Sunday, July 30, 2017

Sunday Book Review Roundup

“Sugar is bad,” we learn from the Guardian’s review of James Walvin’s Sugar. But don’t worry, legal historians, there’s a(n?) historical angle to what may sound like another volume
of this year's dieting dogma. According to the Guardian, “the book is an informative history of sugar’s rise from a luxury to a staple, and its ubiquity in modern diets.” The broadness of this anti-sugar screed might be its downfall, though: Walvin “becomes so distracted by bodies – toothless bodies, whipped bodies, fat bodies – that he cannot keep pace with the increasing complexity and deepening inequality of the world sugar helped to make.” 

The Guardian also features a review of Long Road from Jarrow: A Journey Through Britain Then and Now by Stuart Maconie, a history of 1936 Jarrow Crusade, which becomes a “social commentary reflecting on the parallels between the 1930s and today.” Finally, David Olusoga reviews the Fear and the Freedom:How the Second World War Changed Us, Keith Lowe’s “highly readable” history of WWII, which pushes against the “critical delusion” that “this war, more perhaps than any in history, was a “good war”, fought against an ultimate evil for entirely laudable aims.” Among other things, he eviscerates the viewpoint of Yvette Lévy, a Jewish inmate of a Nazi labour camp who “saw little to distinguish the conduct of her various liberators.”

In the London Review of Books, Andrew Bacevich covers The General v. the President: MacArthur and Truman at the Brink of Nuclear War by H.W. Brands, which, according to Bacevich, treats the conflict as “seemingly sui generis,” rather than a “challenge inherent in reconciling democratic practice with the exercise of militarised global leadership.” Which sitting president might evince the timelessness of this challenge? Legal historians, you will have to read the review yourself.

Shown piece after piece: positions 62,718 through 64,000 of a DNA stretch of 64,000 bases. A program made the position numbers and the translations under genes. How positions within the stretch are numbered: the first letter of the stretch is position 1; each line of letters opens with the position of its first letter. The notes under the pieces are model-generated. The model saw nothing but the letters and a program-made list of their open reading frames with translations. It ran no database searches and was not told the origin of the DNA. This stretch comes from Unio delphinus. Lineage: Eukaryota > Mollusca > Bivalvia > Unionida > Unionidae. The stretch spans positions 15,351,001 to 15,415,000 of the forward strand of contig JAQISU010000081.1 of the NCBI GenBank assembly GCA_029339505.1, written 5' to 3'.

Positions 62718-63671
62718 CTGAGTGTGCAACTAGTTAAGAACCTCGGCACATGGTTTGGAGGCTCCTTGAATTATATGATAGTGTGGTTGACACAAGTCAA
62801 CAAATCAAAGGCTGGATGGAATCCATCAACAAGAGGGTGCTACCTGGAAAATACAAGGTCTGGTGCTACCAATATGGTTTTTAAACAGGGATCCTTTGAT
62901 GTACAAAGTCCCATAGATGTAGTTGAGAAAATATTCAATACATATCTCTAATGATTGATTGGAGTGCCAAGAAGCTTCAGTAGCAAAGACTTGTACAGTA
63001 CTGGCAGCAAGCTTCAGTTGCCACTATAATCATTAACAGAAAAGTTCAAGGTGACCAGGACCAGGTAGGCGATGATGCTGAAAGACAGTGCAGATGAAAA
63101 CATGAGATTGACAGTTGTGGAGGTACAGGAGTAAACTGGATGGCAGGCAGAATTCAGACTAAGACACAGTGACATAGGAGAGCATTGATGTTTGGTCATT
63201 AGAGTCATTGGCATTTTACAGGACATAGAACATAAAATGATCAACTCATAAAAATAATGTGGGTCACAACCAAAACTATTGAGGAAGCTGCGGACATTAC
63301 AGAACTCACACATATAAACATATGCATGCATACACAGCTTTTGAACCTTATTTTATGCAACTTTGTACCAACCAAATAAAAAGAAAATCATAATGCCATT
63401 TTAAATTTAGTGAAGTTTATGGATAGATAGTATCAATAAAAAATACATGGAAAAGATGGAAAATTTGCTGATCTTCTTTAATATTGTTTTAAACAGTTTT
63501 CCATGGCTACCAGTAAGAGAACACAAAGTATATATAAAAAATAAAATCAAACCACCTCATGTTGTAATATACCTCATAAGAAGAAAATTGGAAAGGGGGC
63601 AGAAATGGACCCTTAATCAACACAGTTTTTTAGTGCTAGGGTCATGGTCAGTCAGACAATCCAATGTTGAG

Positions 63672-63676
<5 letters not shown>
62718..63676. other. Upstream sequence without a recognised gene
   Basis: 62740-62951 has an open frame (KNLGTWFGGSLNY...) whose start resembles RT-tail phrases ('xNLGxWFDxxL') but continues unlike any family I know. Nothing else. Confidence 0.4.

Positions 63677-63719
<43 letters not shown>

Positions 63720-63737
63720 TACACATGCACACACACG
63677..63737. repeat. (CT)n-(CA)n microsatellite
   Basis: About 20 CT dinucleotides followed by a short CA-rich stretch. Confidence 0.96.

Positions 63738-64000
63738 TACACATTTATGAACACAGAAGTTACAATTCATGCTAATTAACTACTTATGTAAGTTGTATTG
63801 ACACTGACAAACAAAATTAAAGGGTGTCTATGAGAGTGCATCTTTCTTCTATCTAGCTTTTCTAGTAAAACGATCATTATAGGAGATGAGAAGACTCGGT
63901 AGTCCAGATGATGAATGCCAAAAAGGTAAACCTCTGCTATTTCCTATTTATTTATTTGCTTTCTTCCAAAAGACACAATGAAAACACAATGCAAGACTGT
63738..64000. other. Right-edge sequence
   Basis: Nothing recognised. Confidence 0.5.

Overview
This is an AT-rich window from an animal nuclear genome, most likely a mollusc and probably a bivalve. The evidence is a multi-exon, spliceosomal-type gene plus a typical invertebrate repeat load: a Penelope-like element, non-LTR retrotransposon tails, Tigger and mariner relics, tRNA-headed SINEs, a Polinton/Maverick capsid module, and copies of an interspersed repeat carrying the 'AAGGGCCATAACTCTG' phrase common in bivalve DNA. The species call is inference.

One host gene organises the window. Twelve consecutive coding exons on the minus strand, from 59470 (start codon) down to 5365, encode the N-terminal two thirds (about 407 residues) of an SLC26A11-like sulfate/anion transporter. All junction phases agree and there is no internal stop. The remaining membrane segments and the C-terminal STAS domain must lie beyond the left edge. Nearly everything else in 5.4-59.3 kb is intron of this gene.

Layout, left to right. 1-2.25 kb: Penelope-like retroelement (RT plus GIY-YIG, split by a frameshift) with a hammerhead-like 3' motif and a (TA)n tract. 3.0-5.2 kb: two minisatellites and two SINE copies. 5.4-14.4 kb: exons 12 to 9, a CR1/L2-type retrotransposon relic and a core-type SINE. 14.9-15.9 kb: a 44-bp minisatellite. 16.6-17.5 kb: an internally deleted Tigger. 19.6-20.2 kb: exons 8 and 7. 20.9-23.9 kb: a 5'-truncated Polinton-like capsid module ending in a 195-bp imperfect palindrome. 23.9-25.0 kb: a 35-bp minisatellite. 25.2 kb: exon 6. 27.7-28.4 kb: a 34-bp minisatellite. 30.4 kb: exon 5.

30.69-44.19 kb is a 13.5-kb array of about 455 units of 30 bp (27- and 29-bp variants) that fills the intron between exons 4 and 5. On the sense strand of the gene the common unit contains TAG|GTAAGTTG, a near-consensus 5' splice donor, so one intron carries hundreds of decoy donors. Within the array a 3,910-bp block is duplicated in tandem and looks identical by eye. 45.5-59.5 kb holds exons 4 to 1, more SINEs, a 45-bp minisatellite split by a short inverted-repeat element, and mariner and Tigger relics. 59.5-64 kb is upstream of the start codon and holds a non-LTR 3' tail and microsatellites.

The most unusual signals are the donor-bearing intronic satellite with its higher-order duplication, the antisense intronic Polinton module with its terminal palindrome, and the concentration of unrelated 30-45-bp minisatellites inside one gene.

In the NY Times, Robert Reich reviews two books on inequality: The Fate of the West: The Battle to Save the World’s Most Successful Political Idea (by Bill Emmott), and One Another’s Equals: The Basis of Human Equality (by Jeremy Waldron). From both books, he derives that “the culprit is not economic inequality per se. It is the political inequality that economic inequality can spawn.” In the same publication, Elizabeth Hinton reviews three books about race and policing, including works by David O. Brown (Dallas Police Chief) with Michelle Burford, Paul Butler, and an edited volume by Angela J. Davis. Both the edited volume and Butler’s work highlight race jurisprudence of the last fifty years. Viewing these developments historically--and including an analysis of post-Reconstruction racial policies, convict leasing and Jim Crow--Butler underscores the hollowness of these reforms: “Civil Rights laws have helped stigmatize discrimination,” he writes, “but have barely blunted its effect.” Butler’s book is reviewed in the Washington Post, as well.

Even in the middle of summer, the New Books Network is hard at work churning out interviews with academic writers that may be of interest to legal historians. Looking to stock up on podcasts for a road trip or beach run. You may be especially interested in several volumes about the history of racial identity, immigration, and nation-building. Check these out: